A new bill in Colorado is looking to put an end to the practice known as ICEing where internal-combustion engine vehicles park in spots designated for electric vehicles.
On April 1, 2019, House Bill 1298 was introduced to the house and on April 18, the bill passed on a vote and has since been introduced to the senate and is currently being considered to be put into law.
The bill proposes that ICE vehicles parked in EV charging spaces can be fined up to $150 with a $32 surcharge. Battery-powered vehicles which aren’t actively charging but also parked in charging bays can face the same fines.
The house bill says that an electric vehicle can be presumed not to be charging if it is not connected to the charger for longer than 30 minutes. EV owners will be able to park their vehicles at a charging station after the vehicle is fully charged in a parking lot found at an airport, a business parking lot, or between the hours of 11 p.m. and 5 a.m.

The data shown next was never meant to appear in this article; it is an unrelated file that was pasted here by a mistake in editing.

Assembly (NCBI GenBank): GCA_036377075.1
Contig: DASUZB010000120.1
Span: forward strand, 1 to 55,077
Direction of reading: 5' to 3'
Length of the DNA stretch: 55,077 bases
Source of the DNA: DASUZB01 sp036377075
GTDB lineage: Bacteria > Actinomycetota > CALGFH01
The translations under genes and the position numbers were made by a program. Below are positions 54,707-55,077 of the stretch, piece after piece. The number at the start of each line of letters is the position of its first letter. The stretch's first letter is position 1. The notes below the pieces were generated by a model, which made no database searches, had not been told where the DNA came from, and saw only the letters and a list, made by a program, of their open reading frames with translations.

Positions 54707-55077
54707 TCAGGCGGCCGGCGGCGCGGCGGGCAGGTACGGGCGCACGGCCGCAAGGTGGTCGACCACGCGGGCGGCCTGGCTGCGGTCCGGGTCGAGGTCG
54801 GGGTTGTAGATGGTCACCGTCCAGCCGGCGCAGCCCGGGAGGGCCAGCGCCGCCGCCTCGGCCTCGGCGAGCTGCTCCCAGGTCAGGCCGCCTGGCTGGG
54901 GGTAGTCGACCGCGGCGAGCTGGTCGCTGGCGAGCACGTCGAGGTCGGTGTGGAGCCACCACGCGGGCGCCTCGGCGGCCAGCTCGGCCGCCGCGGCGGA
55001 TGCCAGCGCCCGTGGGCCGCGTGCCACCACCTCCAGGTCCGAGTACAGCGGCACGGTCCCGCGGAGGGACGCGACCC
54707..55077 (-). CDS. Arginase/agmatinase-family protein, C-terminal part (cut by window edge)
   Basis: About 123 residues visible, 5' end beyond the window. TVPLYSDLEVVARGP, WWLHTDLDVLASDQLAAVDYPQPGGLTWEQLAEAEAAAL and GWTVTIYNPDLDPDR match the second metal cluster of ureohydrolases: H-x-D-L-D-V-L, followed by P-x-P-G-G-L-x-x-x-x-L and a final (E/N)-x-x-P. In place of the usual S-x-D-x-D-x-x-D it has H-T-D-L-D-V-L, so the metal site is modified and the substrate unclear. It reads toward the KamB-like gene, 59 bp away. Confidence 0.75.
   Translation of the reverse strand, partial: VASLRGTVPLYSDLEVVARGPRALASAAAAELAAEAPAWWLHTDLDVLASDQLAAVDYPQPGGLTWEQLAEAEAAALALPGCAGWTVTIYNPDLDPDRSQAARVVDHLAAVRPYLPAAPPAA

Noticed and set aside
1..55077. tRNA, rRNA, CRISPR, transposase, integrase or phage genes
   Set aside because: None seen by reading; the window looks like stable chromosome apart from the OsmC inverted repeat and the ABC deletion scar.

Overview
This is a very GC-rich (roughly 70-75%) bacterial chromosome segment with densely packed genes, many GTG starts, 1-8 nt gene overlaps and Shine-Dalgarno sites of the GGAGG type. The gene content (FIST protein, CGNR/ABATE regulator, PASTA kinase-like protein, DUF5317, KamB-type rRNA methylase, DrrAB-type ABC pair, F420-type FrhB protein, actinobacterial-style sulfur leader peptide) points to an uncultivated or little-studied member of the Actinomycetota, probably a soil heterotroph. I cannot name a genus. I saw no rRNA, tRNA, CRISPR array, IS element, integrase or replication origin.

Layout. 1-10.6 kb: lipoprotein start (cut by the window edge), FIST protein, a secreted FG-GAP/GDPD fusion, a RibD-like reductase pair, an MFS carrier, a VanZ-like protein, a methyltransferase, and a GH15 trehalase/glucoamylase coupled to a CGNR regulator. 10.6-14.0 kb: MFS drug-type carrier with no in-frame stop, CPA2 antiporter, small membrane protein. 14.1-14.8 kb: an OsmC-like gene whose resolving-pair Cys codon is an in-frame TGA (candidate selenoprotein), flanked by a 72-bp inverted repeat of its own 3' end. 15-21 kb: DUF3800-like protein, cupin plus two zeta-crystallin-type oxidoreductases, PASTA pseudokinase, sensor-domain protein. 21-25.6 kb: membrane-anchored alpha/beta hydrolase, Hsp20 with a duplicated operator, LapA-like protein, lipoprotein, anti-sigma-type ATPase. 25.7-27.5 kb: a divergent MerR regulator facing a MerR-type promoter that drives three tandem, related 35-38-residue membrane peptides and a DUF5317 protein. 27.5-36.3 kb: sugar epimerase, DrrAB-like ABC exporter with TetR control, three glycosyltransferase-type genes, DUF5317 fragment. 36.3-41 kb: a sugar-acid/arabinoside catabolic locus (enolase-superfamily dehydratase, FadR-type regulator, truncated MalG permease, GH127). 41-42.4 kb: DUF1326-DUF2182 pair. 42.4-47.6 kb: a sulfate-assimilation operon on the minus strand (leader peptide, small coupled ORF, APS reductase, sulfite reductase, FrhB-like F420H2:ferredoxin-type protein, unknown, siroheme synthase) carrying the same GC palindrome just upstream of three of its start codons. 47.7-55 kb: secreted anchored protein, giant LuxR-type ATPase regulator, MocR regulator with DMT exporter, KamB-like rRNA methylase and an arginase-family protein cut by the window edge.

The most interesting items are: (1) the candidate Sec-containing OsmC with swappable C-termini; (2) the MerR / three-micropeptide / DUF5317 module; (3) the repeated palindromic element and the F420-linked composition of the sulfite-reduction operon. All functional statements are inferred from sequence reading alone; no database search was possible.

Fining electric vehicle owners for breaching these rules will allow lawmakers to stamp up the practice of some EV owners parking at charging stations for days just to get free parking.
ICEing became a particularly controversial topic late last year after a spate of incidents involving pickup trucks blocking Tesla Supercharging stations across the U.S. Colorado isn’t the only state thinking about banning the practice as states including California, Florida, Oregon, Illinois, Washington, and Massachusetts are all considering similar laws.